(val from: PN1, val createTo: PipeConstruction[PN1Out] => PN2)
    extends ProcessNode[Out, Err, IRS, ORS, ERS] {
        // ...

To make > work on both, we can start by modifying its definition to work on any ProcessNode not just Process (omitting the output type params for now):

implicit class ProcessNodeOutputRedirect[
    IRS <: RedirectionState, 
    ERS <: RedirectionState, 
    PN <: ProcessNode[IRS, NotRedirected, ERS]](process: PN) {

  def >[To](to: To)(implicit target: CanBeProcessOutputTarget[To]): ProcessNode[IRS, Redirected, ERS] = ???

This has a serious problem though. The output type is ProcessNode and not the "real" process type, which means that we lose type information and all the other dependent typed operations will not work. We have to make the result type depend on the input!

We may try to use the RedirectionOutput type class like this:

implicit class ProcessNodeOutputRedirect[
    IRS <: RedirectionState, 
    ERS <: RedirectionState, 
    PN <: ProcessNode[IRS, NotRedirected, ERS]](process: PN) {

  def >[To](to: To)
           (implicit target: CanBeProcessOutputTarget[To],
            redirectOutput: RedirectOutput[PN, To]): redirectOutput.Result = redirectOutput(to)

Here the result (redirectOutput.Result) is a path dependent type. This may work in some simple cases but have two serious issues:

The Aux pattern, used heavily in the shapeless library provides a nice pattern for fixing both problems. We start by defining a type class for describing the operation, in this case redirecting the output channel of a process:

trait RedirectOutput[PN <: ProcessNode[_, NotRedirected, _], To] {
    type Result <: ProcessNode[_, Redirected, _]

    def apply(process: PN, to: To)(implicit target: CanBeProcessOutputTarget[To]): Result

object RedirectOutput {
    type Aux[PN <: ProcessNode[_, NotRedirected, _], To, Result0] = 
        RedirectOutput[PN, To] { type Result = Result0 }

    // ... type class instances

The type class itself is straightforward. We have to implement it for both Process and PipedProcess and set the Result type accordingly, then implement apply that sets up the actual redirection. But what the Aux type is for?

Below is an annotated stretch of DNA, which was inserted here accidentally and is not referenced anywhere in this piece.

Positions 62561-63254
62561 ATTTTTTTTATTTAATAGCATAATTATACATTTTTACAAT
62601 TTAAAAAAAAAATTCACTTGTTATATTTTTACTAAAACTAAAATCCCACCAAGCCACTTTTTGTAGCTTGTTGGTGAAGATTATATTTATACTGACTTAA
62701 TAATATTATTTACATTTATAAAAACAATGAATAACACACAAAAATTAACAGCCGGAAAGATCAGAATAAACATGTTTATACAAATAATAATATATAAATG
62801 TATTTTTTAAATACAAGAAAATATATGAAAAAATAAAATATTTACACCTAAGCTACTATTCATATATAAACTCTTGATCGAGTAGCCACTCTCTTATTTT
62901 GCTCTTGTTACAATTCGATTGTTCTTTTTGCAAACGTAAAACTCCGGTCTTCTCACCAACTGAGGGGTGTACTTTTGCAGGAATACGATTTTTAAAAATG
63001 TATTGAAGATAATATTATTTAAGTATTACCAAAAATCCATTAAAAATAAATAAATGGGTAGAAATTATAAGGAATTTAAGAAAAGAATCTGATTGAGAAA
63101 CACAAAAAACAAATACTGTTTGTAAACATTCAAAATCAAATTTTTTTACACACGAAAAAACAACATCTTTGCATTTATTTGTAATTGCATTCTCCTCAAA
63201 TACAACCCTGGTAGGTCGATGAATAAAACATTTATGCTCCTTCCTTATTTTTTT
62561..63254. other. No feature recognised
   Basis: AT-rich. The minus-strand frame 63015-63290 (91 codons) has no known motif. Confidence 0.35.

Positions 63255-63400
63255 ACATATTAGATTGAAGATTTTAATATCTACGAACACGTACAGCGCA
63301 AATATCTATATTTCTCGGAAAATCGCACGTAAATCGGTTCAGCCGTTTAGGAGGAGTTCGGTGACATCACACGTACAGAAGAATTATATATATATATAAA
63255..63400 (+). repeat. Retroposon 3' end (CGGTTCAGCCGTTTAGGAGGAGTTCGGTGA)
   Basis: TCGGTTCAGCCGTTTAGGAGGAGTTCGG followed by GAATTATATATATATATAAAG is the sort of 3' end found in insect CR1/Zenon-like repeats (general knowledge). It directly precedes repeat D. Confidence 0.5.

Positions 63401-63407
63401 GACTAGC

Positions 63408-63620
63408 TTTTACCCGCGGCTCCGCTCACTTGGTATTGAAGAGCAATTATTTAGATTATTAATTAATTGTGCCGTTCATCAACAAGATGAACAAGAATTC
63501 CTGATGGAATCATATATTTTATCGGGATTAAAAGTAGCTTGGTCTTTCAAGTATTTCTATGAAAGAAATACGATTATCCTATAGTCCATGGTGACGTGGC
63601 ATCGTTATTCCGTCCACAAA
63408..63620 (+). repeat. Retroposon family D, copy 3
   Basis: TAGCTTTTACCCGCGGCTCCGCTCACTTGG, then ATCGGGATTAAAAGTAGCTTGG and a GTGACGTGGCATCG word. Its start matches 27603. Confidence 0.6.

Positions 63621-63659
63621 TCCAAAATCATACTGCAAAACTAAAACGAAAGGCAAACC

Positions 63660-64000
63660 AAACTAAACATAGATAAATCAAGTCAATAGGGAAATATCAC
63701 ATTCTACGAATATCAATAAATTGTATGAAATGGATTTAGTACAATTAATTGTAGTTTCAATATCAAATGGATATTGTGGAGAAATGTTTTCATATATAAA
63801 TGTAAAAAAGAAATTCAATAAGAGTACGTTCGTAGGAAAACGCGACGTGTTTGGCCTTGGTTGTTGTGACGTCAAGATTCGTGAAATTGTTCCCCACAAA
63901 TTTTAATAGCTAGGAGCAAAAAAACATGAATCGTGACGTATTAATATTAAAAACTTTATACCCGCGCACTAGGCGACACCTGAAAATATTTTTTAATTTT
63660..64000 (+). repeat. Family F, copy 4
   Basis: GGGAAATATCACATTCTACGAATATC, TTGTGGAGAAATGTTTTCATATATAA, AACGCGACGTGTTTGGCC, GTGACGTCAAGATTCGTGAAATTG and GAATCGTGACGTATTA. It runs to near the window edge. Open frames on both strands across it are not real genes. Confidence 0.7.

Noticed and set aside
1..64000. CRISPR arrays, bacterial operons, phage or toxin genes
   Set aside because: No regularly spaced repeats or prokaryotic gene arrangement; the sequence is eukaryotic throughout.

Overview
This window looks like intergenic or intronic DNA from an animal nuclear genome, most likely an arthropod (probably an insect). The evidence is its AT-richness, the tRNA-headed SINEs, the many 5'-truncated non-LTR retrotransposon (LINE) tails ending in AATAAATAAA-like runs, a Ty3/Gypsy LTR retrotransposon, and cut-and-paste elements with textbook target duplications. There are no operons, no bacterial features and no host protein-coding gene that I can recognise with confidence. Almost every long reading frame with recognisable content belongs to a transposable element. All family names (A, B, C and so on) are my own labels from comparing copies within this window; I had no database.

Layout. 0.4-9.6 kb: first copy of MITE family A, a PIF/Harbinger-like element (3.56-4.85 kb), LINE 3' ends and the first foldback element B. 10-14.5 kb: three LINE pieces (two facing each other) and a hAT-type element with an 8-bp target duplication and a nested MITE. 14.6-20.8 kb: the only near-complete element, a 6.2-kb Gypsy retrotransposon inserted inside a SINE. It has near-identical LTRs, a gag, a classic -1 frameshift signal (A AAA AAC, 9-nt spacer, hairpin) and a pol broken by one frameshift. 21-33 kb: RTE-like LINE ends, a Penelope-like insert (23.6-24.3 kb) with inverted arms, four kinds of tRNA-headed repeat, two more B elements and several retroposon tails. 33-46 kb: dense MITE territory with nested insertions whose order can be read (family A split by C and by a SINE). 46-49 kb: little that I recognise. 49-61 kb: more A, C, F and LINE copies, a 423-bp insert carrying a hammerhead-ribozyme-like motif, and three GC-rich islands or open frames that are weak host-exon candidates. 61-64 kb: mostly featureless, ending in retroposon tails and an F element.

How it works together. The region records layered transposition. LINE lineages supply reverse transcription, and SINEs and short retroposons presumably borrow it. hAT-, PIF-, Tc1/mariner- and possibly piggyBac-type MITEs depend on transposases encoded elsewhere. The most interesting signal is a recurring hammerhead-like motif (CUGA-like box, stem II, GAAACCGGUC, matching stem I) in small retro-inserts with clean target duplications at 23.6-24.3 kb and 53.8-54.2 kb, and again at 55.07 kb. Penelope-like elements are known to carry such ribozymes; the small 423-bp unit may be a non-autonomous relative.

It solves the problems with the path dependent version if we use it like this:

implicit class ProcessNodeOutputRedirect[
    IRS <: RedirectionState, 
    ERS <: RedirectionState, 
    PN <: ProcessNode[IRS, NotRedirected, ERS]](process: PN) {

  def >[To, Result <: ProcessNode[_, Redirected, _]](to: To)
           (implicit target: CanBeProcessOutputTarget[To],
            redirectOutput: RedirectOutput.Aux[PN, To, Result]): Result = redirectOutput(to)

By lifting the Result from the type class instance to a type parameter the compiler can now "extract" the calculated type from redirectOutput.Result to the > function's Result type parameter and use it directly, both for other further type requirements or as we do here, in the result type.

This is the basic pattern used for all the operations in prox. You can check Luigi's short introduction to the Aux pattern for a more detailed explanation.

Starting the processes

So far we just combined purely functional data structures in a complicated way. The result value may encode the launching of several system processes that are connected via pipes to each other and possibly other streams as we will see.

When we eventually decide to start these processes, we need a way to observe their status, wait for them to stop, get their exit code, and to access the data sent to the output streams if they were redirected. And we need this per process, while launching the whole process graph in a single step.

First let's model a single running process:

trait RunningProcess[Out, OutResult, ErrResult] {
    def isAlive: IO[Boolean]
    def waitForExit(): IO[ProcessResult[OutResult, ErrResult]]
    def terminate(): IO[ProcessResult[OutResult, ErrResult]]

and ProcessResult that represents an already terminated process:

case class ProcessResult[OutResult, ErrResult](
    exitCode: Int, 
    fullOutput: OutResult, 
    fullError: ErrResult

Now we need to define a start extension method on ProcessNode that returns somehow one well typed RunningProcess for each system process that it starts.

Let's forget for a second about having multiple processes piped together and just consider the single process case. For that, we would need somehing like this (the Out parameter is needed only for piping so I omitted it):

def start: IO[RunningProcess[OutResult, ErrResult]]

Now we can see why Process has those additional type paramters. It is not enough to encode whether the output and error channels were redirected or not, we also have to encode the expected result type of redirecting these. By storing these types in type parameters of Process we can easily imagine that by using the pattern described in the previous section, the result type can depend on what we redirected the process to.